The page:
Read the rest of the story HERE

Title II: How the FCC Can Save Net Neutrality and Still Ruin the Internet

Prolonged discussions of Federal Communications Commission regulations are typically about as stimulating as a fistful of Ambien — except when it comes to net neutrality.

With the FCC poised to issue new rules governing how Internet service providers manage and price the traffic that flows through their networks, Americans woke up and spoke up so loudly that they crashed the agency’s website last month. The million-plus comments from concerned citizens were the most the FCC has ever received during a proposed rule’s public comment period — and just a few hundred thousand shy of the number of complaints that poured in after Janet Jackson’s infamous “wardrobe malfunction.” When we’re comparing tech regulations to Super Bowl nipple slips, you know we’re in a different kind of debate.

You probably haven’t had a chance to read all 1,067,779 comments. Neither have I. But most support an outcome preserving the wide-open Internet that birthed our current era of innovation, transformation and disruption. The question now is how to achieve this.

The debate so far has been oversimplified: Are you for net neutrality or against it? That reductive framing may lead us to embrace a solution that doesn’t solve the problem.

From where I sit at CALinnovates, representing tech companies dependent on the open Internet to survive, this debate is incredibly important. Disruptors like ride-share platform Sidecar and conference-call service Speek shouldn’t be forced to bid against deep-pocketed giants — or anyone, for that matter — for their share of bandwidth. Nor should they be forced to adapt to regulations that would suppress new ideas or hamstring the entrepreneurs who hatch them.

They, along with countless other startups and aspiring innovators, agree: We need an outcome that preserves the openness of the Internet.

Unfortunately, it’s not so simple. Let me explain. The leading proposal in Washington to achieve that goal is to reclassify broadband providers as “telecommunications services.” This would allow the FCC to regulate providers using authority granted it under Title II of the Communications Act of 1934.

As you have undoubtedly noticed, the Communications Act of 1934 was passed in 1934. That means the FCC is gathering input as it considers adopting the same legislative framework for the Internet that existed back when “wireless” meant the hand crank on your grandparents’ AM radio.

Title II turned our nation’s telephone system — a single network operated by a single company, Ma Bell — into a highly regulated utility, just like water and electric companies. While they helped protect consumers from the excesses of a corporate monopoly, Title II’s restraints hardly made that phone network an innovative one.

Ask your parents: Under Title II, innovation in telecom meant being able to buy a different color of the same phone chosen by the monopoly at a price set by the government. This same law can’t accommodate today’s sprawling, bustling, magically fragmented Internet, a miracle of technology unimaginable in 1934 — or even in 1996, when the act was updated for the “modern” era.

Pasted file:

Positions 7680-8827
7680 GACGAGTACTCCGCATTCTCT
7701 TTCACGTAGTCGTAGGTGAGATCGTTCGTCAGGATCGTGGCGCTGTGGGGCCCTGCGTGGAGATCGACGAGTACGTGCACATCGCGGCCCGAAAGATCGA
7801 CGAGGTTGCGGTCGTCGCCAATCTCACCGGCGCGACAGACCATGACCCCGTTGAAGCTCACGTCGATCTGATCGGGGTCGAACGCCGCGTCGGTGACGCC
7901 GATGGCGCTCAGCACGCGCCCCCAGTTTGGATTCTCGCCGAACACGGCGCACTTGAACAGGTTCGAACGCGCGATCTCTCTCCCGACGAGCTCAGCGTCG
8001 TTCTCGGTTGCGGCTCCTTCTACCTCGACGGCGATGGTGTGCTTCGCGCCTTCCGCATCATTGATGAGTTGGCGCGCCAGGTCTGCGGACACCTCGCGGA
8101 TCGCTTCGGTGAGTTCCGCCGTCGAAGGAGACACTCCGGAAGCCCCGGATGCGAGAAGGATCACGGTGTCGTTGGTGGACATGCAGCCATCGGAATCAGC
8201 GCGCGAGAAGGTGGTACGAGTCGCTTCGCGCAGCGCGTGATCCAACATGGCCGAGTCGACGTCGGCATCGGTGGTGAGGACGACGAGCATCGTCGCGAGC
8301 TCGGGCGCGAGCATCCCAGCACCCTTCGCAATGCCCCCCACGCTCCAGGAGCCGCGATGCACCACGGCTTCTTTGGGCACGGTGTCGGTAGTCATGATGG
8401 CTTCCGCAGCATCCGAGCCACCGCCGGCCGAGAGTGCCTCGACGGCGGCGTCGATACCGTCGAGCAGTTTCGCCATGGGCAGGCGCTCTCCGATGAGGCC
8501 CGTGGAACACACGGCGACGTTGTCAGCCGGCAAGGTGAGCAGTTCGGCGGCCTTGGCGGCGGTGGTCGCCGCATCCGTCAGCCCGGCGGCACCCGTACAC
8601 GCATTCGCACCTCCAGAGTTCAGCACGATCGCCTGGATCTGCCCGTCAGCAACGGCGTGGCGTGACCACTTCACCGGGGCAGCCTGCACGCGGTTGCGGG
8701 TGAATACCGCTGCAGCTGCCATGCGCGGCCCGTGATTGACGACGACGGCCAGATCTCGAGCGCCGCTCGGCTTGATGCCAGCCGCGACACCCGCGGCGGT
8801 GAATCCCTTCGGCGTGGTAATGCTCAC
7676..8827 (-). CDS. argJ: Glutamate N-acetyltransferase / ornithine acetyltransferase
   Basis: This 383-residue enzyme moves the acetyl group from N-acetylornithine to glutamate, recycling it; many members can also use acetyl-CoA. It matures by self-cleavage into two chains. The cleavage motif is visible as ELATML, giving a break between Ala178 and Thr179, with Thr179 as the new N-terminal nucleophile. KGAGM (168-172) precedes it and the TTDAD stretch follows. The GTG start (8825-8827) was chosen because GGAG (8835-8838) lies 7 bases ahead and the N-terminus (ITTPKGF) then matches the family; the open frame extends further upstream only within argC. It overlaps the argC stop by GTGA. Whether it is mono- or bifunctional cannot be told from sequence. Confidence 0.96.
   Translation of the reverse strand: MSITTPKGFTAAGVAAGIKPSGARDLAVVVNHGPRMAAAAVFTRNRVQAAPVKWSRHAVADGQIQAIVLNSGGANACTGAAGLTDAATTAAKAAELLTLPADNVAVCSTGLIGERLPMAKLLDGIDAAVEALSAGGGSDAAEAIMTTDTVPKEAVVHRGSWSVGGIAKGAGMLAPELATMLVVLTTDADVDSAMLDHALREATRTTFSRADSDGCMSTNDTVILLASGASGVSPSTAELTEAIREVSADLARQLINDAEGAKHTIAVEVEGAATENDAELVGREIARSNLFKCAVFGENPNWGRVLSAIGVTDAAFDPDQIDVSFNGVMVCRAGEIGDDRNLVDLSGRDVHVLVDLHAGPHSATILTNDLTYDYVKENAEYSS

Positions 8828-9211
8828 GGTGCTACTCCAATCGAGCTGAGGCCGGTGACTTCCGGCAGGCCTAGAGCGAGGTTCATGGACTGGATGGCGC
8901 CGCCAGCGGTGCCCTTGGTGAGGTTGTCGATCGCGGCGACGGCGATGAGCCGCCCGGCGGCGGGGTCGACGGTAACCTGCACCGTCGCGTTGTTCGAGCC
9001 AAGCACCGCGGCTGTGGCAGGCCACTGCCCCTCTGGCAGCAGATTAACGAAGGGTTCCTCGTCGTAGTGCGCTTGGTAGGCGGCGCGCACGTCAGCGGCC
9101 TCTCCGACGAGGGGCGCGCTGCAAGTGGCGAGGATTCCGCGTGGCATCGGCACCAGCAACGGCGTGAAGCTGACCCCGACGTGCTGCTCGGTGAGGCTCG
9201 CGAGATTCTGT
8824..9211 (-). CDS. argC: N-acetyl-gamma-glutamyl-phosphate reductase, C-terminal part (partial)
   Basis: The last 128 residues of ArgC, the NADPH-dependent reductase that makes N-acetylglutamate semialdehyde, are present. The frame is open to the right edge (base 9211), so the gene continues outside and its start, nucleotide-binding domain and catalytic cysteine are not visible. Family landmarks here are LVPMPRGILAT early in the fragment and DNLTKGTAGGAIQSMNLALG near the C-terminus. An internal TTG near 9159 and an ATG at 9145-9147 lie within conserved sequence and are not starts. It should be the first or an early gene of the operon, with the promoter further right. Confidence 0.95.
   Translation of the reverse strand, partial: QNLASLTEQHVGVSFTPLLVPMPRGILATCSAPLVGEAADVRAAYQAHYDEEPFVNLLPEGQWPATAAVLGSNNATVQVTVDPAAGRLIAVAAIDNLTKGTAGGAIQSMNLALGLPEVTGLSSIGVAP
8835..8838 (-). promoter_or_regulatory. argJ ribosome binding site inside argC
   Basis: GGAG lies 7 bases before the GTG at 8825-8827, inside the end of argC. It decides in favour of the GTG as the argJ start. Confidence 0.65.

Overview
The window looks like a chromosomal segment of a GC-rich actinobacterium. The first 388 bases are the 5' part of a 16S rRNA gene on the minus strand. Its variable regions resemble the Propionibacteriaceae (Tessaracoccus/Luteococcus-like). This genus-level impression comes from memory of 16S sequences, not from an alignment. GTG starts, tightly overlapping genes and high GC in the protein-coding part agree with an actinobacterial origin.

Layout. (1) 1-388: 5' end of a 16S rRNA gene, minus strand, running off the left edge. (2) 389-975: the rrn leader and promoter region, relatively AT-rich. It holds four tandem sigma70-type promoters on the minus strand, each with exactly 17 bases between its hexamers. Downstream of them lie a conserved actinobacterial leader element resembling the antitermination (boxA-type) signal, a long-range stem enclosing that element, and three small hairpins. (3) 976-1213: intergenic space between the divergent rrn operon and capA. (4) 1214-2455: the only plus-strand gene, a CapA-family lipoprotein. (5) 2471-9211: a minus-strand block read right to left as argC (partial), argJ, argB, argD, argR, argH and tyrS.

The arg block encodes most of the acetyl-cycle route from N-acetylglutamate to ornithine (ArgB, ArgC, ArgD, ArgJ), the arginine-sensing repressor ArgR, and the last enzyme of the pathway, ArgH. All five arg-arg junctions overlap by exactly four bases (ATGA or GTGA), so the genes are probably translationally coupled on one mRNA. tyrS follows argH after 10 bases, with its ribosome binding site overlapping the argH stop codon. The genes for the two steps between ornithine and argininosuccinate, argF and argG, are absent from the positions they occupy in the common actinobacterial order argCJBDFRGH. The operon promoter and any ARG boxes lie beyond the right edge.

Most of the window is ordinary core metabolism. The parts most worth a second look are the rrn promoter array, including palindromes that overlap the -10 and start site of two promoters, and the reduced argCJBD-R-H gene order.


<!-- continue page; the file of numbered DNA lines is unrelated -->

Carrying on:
By turning the Internet into a utility, we’ll bleed tech innovation with a thousand paper cuts. Would we even know what an iPhone is if Steve Jobs had to run his pricing models past the FCC? Would Twitter be fomenting revolution if Jack Dorsey needed to check with regulators about what kind of data can be shared online and by whom?

It sounds far-fetched, but that’s how it would work. Under Section 214 of Title II, common carriers have to ask for approval before discontinuing nonperforming platforms or launching new ones.

Shoehorning Internet companies into Title II won’t just slow Silicon Valley down to Beltway-at-rush-hour speed; it will also render impossible a great many things that have become part of our daily routines, like using on-demand services from location-based smartphone apps.

Under Section 222 of Title II, companies have a duty to protect the confidentiality of customers’ proprietary network information. Sounds benign, right? Well, it means wireless location data could no longer be shared with Internet companies for mapping or advertising. Location-based companies would be limited by, in the regulators’ lyrical stylings, the “use or disclosure” of “call location information concerning the user of a commercial mobile service.” In plain English, that means companies like dating service Tinder, car navigation service Waze and ride-sharer Uber could soon become relics of the past. At the least, they would have far higher hurdles and costs in launching and attracting investment capital.

The big losers in all this would very likely be startups and the consumers they seek to serve. For large, established digital companies, these new regulations would probably just be an inconvenience. For startups that don’t have the resources to fight Title II classification, or the in-house legal teams to interpret the new requirements, the rule changes would be a death knell.

Before we trade the devil we know for the devil our grandparents knew, we should pause to ask ourselves whether legally defining the Internet as a utility will keep it both open and innovative — or act as a drag on creativity and growth.

I’m pro-net neutrality, but anti-1934-style strangulation. Where does that leave me? According to the approaches under consideration, I may soon be a man without a country. Good thing the Internet, at least for now, doesn’t require a passport.

 

Mike Montgomery is the executive director of CALinnovates, a San Francisco-based non-profit advocacy concern whose members include high-tech companies, political and thought leaders, and entrepreneurs.

This piece originally ran in The Huffington Post